I've never been all that adept at the kind of nominal-dense, code-wordy prose that Waters and others decry, so I don't really take this stuff that personally. What I do take personally is the transfer of value judgments from the work (this work is difficult, obscure, and personally offensive) to the folk who write such works, in some kind of weird moral algebra. Honestly, I find that a little sloppy.

There are things that we can do. That much I agree with. We can strive to write as well as we can, certainly, and we can try to hold each other accountable as we read manuscripts, offer advice, direct projects, etc. But to imagine that we are the ones who have driven this system within which we toil is a little facile.

And this is from someone who's been fortunate enough to receive tenure. I'm not one of those who believes that the current system was good enough for me, so it's good enough for anyone else. But I don't see this essay offering anything like a solution for the problem it poses.

That is all, except to note that I'm not the CB who left a comment on the original post...

Another head shaker from the land of old media:

If you're on Facebook, there's a good chance that you've come across Scrabulous, which is a Facebook module that allows you effectively to play Scrabble with other Facebook users. According to the Motley Fool, Scrabulous has upwards of 600,000 users a day. This popularity has unfortunately attracted the attention of Mattel and Hasbro, who own the rights to Scrabble. Their response? Cease and desist, of course.

What should happen? The two guys (count em: one...two) who created this insanely popular version of the game should be rewarded, licensed, franchised, and lauded for doing what the dinosaurs who own Scrabble haven't: produce a high-quality, online version.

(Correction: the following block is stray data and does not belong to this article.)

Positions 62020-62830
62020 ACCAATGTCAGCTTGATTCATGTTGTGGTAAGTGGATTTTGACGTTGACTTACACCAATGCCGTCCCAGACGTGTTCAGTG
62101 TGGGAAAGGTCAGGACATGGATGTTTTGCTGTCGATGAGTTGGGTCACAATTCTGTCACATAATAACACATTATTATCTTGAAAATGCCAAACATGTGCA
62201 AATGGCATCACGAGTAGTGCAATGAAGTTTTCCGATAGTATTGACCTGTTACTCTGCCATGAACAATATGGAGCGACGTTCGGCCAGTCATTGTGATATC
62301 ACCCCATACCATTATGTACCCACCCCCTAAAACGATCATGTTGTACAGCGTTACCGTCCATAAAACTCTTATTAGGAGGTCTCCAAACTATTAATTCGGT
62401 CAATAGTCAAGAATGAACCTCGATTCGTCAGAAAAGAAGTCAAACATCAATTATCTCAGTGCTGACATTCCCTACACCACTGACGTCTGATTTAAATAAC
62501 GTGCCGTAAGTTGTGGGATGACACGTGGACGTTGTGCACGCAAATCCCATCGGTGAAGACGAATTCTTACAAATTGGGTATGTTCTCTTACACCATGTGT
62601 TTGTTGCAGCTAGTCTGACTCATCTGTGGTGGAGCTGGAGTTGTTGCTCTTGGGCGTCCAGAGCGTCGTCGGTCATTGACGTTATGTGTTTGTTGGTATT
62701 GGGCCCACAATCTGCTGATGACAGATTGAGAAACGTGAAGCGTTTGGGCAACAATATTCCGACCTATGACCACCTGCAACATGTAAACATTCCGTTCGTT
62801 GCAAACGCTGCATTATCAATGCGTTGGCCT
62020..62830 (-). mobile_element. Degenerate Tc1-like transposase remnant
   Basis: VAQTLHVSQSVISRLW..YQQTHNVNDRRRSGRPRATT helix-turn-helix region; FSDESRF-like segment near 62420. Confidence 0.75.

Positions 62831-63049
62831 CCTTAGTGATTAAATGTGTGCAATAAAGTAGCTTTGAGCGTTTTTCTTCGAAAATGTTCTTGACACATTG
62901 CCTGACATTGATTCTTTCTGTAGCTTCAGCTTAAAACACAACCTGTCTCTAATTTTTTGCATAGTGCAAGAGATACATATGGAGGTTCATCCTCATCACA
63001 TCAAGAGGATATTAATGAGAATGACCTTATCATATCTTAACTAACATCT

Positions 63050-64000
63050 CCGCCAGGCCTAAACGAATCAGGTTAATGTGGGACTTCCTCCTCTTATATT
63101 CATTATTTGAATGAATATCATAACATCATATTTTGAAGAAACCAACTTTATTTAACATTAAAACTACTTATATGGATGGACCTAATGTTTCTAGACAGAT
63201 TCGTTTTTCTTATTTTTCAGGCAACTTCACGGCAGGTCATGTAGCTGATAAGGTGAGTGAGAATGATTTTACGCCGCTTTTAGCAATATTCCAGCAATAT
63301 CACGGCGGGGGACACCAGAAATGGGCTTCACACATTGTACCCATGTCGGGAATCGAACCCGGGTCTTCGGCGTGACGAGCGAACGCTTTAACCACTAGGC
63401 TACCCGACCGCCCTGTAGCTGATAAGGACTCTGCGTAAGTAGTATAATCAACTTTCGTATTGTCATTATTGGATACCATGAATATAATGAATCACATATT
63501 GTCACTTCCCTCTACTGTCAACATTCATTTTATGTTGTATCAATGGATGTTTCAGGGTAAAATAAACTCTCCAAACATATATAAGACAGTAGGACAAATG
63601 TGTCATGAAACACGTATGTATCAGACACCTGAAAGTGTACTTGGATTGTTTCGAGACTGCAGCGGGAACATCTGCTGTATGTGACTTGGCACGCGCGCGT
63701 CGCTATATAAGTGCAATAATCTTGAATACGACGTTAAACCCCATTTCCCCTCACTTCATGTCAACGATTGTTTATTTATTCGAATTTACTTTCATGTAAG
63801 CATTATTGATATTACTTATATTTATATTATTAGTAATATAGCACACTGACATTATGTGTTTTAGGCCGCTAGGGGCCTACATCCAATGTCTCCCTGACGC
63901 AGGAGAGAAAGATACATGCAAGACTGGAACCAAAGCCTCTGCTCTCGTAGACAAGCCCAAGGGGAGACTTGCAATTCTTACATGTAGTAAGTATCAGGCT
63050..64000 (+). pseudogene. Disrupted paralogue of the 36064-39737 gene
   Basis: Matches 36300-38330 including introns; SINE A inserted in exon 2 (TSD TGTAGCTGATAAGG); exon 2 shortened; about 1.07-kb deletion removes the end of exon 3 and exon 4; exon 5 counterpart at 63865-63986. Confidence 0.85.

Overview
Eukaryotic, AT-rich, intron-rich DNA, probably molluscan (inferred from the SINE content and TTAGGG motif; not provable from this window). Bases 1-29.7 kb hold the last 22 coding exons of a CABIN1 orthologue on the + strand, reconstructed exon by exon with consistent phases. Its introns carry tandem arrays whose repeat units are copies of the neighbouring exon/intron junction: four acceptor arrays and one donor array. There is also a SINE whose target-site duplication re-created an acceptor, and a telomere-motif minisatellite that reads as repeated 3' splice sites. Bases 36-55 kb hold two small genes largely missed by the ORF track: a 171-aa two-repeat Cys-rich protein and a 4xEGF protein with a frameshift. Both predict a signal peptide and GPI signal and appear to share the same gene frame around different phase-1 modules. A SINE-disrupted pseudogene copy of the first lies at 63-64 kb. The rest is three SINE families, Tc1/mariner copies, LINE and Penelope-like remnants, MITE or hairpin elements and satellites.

What will happen? Scrabulous will probably get retired, and there will be tens of thousands of new, brand-hostile customers.

But it's less about avoiding hostility and more about understanding that "in an edgeconomy, people sharing/hacking/using/etc your goods can actually create massive amounts of value for you." That's from Umair Haque, writing about something else entirely and yet the exact same thing. Company after company walks down this path, and it seems like, to a person, all of the stiffs in charge make the wrong decision. Maybe this will go down differently, given that all the public clamor, from individuals to techonomics blogs, weighs in on the side of "opportunity." But somehow, I doubt it.

That's all.

A December to Dismember

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I've got some college hoops on in the background while I work and play Scrabulous, and it's occurred to me that visitors from another planet would honestly believe that Christmas is the holiday where we meat popsicles buy each other Lexuses (or is that Lexi?). Seriously. I've seen 5 or 6 commercials reference the holidays in the past hour or so, and 4 of them were for Lexus.

If I had that much disposable income for gifts, I could think of only about 8 gajillion better things to spend it on. So, just so we're clear, if you're expecting a gift from me this year, chances are it won't have an oversized, four-foot bow on it.

That's all.

Reading Reimagined

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Matthew Kirschenbaum blogged about it when his CHE piece ("How Reading is Being Reimagined") came out online, but given the choice between plunking down money or relying upon the "free" copy in the department, well, I'll take the two week delay.

But I got around to reading his piece today, and I did want to express appreciation for a couple of points in particular. It's an essay that balances nicely the critique of the NEA report with the promise of new media. A couple of things jumped out at me: